Hurricane Iota Barrel Towards Central America

PUERTO CABEZAS, Nicaragua – The situation was all too familiar to Marina Rodríguez: a devastating hurricane impacting the mosquito coast in record-setting Atlantic hurricane season.

The previous storm, Hurricane Eta, narrowly washed her home two weeks ago, said Ms. Rodriguez, 47, whose children were helping to build a temporary shelter on Sunday.

As Hurricane Iota intensifies and nears the coastline of Nicaragua and Honduras, it appears that there will be no grief for Ms. Rodriguez and many other weary residents of the area.

The storm was expected to pack maximum winds in excess of 130 mph by Monday night, according to the National Hurricane Center in Miami.

“I’m afraid of sea level,” Ms. Rodriguez said. “You can see the water coming up and down every minute, so I think we have to evacuate.”

En route to Hurricane Etawah, which were upgraded to Category 2 hurricanes on Sunday, they were not the only ones to compare to Hurricane Etah.

“It is terrible that it is similar to wind speed and also in the same area that Eta hit,” said Denis Feltgen, spokesman and meteorologist at the National Hurricane Center.

Hurricane Etawah, named after the Atlantic hurricane’s 30th hurricane, was expected to strengthen rapidly, according to a Advisor Released by Storm Center at 10 pm Sunday. At the time, it was about 235 miles east-southeast of Cabo Gracias a Dios on the Nicobagua-Honduras border, and was moving west at a speed of 10 mph with maximum sustained winds of 105 mph.

The impact of the storm would be felt “before the center makes landfall,” Mr. Feltgen said.

The devastating winds can affect parts of the Nicaragua-Honduras coast, along with the fatal rise in water levels. Heavy rains are expected through Friday in parts of Central America and high-altitude areas may experience intense flooding and torrential rainfall.

According to the storm center, 20 to 30 inches of rain may occur in some areas on Friday, stating that there was a possibility of a weakening of the storm in the hilly areas.

Forecasters warned that damage from Hurricane Iota could reduce the devastation caused by Hurricane Eta in Central America.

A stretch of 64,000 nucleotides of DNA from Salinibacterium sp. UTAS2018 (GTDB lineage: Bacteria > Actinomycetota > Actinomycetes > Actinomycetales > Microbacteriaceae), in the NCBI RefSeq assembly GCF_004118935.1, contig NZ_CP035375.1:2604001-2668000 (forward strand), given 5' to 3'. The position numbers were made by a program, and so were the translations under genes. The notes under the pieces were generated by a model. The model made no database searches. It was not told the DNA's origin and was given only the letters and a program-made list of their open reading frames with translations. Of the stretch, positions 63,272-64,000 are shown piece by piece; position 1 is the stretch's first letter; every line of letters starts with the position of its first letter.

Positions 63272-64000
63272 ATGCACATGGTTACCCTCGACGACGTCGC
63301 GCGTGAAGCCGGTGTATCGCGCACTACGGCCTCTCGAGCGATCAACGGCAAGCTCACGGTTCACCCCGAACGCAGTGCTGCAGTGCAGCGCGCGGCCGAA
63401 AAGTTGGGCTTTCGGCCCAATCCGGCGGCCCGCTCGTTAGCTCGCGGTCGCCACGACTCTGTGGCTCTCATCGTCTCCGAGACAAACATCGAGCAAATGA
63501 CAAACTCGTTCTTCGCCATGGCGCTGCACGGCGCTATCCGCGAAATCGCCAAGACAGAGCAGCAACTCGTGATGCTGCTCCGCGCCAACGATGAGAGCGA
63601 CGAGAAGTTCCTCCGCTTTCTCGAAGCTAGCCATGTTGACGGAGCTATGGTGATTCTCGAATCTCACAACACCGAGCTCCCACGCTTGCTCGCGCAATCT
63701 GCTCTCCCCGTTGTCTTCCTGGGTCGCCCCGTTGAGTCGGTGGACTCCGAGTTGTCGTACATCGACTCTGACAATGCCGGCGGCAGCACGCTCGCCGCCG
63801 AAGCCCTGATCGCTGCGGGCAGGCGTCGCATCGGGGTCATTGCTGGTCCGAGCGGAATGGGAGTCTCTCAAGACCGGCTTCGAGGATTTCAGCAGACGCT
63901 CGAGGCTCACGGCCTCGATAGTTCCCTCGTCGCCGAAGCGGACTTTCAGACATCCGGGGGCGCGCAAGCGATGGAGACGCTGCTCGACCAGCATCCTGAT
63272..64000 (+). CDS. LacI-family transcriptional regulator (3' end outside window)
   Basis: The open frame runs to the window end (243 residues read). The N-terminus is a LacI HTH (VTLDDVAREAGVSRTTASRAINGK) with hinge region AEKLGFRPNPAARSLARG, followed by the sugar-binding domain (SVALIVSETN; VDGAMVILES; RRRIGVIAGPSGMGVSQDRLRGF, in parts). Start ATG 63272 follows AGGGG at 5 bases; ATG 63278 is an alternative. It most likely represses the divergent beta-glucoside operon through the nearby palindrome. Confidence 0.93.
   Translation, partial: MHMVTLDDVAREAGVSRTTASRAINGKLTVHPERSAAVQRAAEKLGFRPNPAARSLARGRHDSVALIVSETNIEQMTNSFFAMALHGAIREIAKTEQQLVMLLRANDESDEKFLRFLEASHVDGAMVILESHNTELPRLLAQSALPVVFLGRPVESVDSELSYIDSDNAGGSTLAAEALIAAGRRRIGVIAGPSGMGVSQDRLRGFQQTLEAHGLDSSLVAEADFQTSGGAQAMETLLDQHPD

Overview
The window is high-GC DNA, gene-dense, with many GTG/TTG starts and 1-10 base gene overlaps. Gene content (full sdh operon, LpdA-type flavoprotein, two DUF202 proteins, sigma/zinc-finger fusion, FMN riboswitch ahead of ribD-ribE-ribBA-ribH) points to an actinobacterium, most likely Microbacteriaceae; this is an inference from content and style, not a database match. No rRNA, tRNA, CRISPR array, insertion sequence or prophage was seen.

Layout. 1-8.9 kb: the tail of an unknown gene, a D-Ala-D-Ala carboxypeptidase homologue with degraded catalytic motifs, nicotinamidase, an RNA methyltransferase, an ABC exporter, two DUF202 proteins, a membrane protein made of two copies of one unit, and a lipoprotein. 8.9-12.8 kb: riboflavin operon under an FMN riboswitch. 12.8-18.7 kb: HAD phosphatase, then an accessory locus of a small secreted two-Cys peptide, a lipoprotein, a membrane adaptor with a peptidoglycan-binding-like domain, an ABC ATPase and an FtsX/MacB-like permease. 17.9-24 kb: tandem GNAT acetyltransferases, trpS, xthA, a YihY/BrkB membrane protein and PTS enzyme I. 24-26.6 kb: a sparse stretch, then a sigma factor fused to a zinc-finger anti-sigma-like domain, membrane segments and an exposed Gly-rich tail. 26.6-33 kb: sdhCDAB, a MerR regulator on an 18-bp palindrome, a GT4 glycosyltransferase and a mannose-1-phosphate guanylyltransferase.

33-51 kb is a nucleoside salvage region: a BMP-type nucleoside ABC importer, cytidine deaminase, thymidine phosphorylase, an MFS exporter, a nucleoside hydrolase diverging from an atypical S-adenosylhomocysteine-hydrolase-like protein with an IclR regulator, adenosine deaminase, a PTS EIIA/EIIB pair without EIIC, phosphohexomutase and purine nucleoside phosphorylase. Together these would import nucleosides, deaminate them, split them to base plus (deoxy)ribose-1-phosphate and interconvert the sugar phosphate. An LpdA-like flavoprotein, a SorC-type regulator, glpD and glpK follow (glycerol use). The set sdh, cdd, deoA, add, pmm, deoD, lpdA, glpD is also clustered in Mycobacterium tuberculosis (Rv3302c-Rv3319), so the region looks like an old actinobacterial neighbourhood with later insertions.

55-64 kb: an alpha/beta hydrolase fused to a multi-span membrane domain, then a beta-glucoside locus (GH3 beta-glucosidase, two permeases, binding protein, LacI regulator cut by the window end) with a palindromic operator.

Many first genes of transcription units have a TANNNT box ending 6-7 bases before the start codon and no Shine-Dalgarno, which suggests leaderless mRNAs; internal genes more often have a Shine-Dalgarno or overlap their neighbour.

More than 60 deaths were confirmed From Hurricane Eta all over Central America. In Guatemala, rescuers feared that more than 100 people had died in the village of Queza after the storm cut off part of a mountain slope.

Many people in the area became homeless after several structures were damaged or destroyed. “Shelter is going to be a problem,” Mr. Feltgen said.

Dozens of indigenous communities in Nicaragua and Honduras were evacuated since Saturday night. In Puerto Cabezas, families were sleeping among the debris left by the previous storm.

Nowhere in the country, it was immediately clear how many people had been moved to shelters, but photographs taken by residents showed hundreds of people being evacuated to Cabo Gracias a Dias and other remote villages.

A father of three, Sadam Vinicius decided to stay with his family at his home near the coast. Fearing to lose his roof, he tried to protect it from damage by tying it with ropes used for his work as a fisherman. “We have not yet received any assistance from the government,” Mr. Vinicius said. “I’m afraid of losing my roof.”

The 2020 Atlantic hurricane season, which is scheduled to end on November 30, saw 30 hurricanes and 13 hurricanes. Meteorologists have exhausted the 21-name list used in each season, from the Greek alphabet to the name systems. The last time the Greek alphabet was used was in 2005, which saw 28 storms that were named.

Alphonso Flores Bermudez reported from Puerto Cabezas and Alison Waller and Neil Wiggor from New York.

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